It's been a long time since I've driven a car with a carb.
Waaay too long.
I love carburetors and the way they drive — for me, they beat electronic fuel injection all to hell.
Don't get me wrong, I know they don't work as well in some situations — like with forced induction — but for normally aspirated engines, they're my induction of choice.
Carburetors really got a bad rap in the '70s — those cars drove like shit.
While I've driven cars from that era, I've never owned one, and I grew up with '60s Muscle Cars which have fantastic carbs and tuning. They drive like champs and have throttle response superior to fuel injection.
Pair a carb with a nice, meaty V8, and they just yank the car around like a rag doll with a blip of the throttle — of course, '60s cars are a lot lighter than today's cars. It's funny, but we used to consider Chevelle's fat turds because they weighed 3,200+ pounds. Hell, my '95 Mustang GT weighs that much. Today's Corvette's weigh even more — and Mustangs, Camaros and Challengers are tipping the scales at around 4000 pounds. It would take a lot of engine to yank them around like rag dolls.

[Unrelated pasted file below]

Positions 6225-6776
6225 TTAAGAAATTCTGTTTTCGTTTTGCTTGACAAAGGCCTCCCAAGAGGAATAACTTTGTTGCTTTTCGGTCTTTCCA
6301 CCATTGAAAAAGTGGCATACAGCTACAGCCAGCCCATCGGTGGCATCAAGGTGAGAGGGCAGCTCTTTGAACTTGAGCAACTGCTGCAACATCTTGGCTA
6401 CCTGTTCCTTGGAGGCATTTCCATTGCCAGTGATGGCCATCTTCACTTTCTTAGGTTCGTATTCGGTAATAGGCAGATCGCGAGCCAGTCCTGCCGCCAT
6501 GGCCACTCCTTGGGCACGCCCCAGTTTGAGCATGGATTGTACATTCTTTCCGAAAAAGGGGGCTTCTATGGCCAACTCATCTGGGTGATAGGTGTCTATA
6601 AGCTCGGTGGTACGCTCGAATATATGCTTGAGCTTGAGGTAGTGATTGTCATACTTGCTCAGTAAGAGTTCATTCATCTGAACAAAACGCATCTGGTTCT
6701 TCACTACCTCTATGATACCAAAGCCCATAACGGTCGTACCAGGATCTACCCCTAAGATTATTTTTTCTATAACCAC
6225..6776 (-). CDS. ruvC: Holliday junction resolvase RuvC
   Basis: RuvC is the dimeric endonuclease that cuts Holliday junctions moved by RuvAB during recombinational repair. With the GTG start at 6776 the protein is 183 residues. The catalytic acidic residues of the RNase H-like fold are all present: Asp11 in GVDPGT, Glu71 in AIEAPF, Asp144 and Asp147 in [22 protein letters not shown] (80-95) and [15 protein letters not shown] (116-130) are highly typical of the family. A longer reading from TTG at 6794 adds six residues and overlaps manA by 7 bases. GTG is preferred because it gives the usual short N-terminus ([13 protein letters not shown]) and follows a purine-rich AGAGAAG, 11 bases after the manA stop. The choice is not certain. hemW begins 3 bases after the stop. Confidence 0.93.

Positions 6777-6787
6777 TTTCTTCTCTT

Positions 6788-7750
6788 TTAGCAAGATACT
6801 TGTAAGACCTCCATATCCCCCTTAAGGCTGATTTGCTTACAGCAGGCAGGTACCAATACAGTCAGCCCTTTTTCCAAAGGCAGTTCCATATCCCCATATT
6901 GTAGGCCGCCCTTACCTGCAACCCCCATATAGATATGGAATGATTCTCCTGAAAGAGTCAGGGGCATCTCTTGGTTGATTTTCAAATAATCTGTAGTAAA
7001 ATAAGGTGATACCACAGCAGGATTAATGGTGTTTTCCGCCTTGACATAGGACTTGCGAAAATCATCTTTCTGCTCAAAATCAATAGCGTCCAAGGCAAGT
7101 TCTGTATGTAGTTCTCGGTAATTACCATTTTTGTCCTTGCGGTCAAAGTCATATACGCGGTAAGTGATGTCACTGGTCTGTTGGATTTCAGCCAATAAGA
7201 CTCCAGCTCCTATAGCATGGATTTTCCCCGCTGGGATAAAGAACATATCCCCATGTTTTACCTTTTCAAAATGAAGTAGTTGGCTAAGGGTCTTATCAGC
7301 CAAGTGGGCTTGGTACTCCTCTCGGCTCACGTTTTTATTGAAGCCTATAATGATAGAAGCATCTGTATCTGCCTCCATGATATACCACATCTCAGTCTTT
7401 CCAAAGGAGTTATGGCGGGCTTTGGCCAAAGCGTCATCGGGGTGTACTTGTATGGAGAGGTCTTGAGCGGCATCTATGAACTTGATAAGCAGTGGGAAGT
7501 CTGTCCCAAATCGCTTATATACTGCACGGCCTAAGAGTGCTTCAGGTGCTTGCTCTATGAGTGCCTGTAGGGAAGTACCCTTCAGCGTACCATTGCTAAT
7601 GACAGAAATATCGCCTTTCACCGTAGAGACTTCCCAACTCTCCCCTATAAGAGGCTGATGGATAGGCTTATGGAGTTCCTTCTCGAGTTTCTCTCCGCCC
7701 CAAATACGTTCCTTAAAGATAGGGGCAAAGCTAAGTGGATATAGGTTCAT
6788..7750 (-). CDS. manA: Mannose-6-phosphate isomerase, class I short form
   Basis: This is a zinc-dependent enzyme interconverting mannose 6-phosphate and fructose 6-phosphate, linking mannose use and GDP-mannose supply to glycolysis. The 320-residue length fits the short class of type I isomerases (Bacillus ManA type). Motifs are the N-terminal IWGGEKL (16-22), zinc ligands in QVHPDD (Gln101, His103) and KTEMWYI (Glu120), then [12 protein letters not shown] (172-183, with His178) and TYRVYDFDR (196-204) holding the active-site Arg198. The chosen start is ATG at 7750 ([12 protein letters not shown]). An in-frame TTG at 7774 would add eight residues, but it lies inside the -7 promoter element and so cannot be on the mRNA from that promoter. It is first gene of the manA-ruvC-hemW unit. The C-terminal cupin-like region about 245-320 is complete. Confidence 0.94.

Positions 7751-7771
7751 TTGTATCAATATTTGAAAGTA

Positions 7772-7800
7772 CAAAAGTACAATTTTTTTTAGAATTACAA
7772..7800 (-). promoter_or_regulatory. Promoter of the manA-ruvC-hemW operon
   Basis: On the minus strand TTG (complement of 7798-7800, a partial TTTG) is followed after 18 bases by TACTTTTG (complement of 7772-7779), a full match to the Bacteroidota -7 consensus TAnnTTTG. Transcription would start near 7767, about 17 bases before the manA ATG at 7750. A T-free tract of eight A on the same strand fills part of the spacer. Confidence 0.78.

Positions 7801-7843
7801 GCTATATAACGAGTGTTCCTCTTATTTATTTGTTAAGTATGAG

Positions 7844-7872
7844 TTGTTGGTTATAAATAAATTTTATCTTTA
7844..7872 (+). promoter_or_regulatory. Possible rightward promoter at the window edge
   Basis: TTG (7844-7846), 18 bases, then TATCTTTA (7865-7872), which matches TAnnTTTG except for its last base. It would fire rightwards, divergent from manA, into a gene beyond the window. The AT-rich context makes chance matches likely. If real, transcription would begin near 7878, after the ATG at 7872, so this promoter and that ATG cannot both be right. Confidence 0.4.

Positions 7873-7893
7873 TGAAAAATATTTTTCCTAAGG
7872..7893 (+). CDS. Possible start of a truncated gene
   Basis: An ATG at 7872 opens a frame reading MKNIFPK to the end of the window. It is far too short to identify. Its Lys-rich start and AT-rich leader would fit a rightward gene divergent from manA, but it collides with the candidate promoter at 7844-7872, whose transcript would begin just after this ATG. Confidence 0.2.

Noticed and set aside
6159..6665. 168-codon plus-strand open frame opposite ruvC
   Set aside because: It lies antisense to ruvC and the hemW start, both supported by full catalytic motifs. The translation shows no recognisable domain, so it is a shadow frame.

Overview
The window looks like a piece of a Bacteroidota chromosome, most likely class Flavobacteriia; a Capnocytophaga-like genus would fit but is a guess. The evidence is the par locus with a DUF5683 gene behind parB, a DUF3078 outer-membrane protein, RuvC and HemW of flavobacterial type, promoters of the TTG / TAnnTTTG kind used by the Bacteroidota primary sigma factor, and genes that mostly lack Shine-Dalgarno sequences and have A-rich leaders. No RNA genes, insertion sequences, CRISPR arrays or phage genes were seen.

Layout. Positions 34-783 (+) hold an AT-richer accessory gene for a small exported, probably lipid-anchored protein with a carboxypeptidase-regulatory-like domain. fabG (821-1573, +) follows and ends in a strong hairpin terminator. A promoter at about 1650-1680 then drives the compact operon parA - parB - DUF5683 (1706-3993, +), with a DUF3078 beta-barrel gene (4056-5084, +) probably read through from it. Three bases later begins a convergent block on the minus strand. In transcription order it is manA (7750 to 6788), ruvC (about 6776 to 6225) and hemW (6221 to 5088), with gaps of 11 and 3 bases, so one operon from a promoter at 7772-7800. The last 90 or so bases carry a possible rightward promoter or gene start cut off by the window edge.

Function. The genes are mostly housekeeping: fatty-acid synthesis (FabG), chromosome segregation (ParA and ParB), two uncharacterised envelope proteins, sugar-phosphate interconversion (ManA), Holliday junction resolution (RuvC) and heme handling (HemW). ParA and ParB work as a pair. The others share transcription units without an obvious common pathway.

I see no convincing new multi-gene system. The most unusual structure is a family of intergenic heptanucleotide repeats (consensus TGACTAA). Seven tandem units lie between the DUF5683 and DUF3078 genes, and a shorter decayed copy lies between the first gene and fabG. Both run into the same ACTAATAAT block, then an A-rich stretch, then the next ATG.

No, I'm not interested in converting any of my fuel injected cars to carburetors — and certainly not vice-versa. I enjoy each for their era-specific driving experience. For me, dumping a modern motor into a classic would absolutely ruin the car. About as far as you'll see me go is to modify the car with appropriately vintage mods that can easily be reversed so none of the originality of the car is destroyed. I like performance as much as the next person — probably more — but not at the expense of the car. They're too precious to me.
Hopefully sometime in the near future I'll get to mash the gas on the 351 again, but until then, I'll have to be satisfied with a blown, fuel-injected, front-wheel drive, four-banger. Yeah, I know, the Cobalt isn't exactly a replacement for a Muscle Car, but it's the closest thing I've got right now — at least it has a manual transmission.